Conclusion: Twenty-First-Century Primatology

Michelle A. Rodrigues, Siân Waters, Tracie McKinney

Research output: Chapter in Book/Report/Conference proceedingChapterpeer-review


The future of primatology requires embracing the idea of “shared space” (Lee, 2010) and developing solutions for mutually respectful coexistence. With a growing human population, increasing demands for natural resources, and continued fragmentation of traditional habitats, primates across their range face the challenge of surviving in human-dominated ecosystems. In many cases, their survival within human-dominated and human-managed environments is contingent on human stewardship to protect their populations and manage their welfare. Finding ways to make these relationships work for all species involved is vital both for their welfare and for ours. The futures of human and nonhuman primates are intertwined, and for primatologists, the challenge is in articulating to our fellow humans the need to value, protect, and manage relationships with our distant relatives.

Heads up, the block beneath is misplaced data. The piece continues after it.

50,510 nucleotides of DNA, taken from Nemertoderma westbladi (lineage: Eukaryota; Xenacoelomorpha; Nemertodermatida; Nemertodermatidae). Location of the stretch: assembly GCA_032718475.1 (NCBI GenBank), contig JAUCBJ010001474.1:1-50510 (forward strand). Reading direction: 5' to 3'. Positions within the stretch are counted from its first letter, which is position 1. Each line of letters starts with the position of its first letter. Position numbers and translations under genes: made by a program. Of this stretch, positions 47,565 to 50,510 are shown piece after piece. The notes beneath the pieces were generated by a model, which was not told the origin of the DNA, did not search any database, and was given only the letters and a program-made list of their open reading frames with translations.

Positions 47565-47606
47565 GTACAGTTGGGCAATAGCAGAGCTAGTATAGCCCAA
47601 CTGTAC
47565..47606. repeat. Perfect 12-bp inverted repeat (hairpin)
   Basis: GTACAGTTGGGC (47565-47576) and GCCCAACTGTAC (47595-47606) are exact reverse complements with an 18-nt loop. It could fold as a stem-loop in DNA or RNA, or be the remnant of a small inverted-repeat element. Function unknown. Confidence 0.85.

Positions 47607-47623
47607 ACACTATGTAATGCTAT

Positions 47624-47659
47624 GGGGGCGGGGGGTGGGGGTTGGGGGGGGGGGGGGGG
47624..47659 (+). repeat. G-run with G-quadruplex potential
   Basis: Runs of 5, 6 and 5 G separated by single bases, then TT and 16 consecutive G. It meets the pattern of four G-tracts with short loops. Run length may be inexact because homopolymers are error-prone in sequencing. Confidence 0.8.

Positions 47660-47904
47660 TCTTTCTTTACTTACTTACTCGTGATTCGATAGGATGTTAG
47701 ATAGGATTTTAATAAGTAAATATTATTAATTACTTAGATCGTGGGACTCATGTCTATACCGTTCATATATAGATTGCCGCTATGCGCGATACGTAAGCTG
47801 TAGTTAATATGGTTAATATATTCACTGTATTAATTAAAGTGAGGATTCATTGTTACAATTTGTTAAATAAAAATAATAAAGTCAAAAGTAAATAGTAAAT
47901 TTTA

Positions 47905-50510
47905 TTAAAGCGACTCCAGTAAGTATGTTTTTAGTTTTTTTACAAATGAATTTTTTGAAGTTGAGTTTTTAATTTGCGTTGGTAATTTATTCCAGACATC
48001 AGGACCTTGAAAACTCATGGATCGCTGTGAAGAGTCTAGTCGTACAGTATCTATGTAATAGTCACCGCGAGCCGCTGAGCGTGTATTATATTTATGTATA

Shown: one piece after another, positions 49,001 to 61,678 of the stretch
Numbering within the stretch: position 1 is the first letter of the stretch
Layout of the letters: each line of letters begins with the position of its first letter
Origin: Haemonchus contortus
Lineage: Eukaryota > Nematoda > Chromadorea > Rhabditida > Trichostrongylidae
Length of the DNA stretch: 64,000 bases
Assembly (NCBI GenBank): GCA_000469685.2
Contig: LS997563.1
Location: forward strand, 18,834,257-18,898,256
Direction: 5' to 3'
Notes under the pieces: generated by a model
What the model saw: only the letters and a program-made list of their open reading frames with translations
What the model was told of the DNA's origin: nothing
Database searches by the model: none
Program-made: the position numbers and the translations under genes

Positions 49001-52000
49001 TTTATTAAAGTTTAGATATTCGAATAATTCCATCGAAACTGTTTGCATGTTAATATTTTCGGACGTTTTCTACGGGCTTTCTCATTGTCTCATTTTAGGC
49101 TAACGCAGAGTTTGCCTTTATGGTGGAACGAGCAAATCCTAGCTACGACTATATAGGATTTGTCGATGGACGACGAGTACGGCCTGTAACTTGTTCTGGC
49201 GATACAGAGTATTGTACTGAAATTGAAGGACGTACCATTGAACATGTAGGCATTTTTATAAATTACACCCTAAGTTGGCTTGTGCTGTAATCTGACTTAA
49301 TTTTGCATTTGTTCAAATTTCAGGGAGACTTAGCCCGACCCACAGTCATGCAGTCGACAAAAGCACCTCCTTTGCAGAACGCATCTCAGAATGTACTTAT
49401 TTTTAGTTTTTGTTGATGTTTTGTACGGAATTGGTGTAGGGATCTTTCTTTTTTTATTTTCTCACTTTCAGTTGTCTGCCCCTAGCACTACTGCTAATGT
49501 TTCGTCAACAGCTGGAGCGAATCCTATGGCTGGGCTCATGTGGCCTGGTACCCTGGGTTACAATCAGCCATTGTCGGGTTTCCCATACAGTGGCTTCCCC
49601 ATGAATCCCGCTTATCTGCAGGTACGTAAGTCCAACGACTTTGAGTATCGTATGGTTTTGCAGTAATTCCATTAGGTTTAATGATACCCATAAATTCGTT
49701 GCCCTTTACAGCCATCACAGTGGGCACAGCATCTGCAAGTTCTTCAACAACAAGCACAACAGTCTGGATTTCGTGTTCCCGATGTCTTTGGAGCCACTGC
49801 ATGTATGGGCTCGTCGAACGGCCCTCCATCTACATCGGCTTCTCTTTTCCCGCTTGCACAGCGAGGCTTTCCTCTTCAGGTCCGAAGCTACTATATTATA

Original languageEnglish
Title of host publicationPrimates in Anthropogenic Landscapes
Subtitle of host publicationExploring Primate Behavioural Flexibility Across Human Contexts
EditorsTracie McKinney, Siân Waters, Michelle A. Rodrigues
Place of PublicationCham, Switzerland
Number of pages4
ISBN (Electronic)978-3-031-11736-7
ISBN (Print)978-3-031-11735-0 , 978-3-031-11738-1
Publication statusPublished - 1 Jan 2023

Publication series

NameDevelopments in Primatology: Progress and Prospects
ISSN (Print)1574-3489
ISSN (Electronic)1574-3497


Dive into the research topics of 'Conclusion: Twenty-First-Century Primatology'. Together they form a unique fingerprint.

Cite this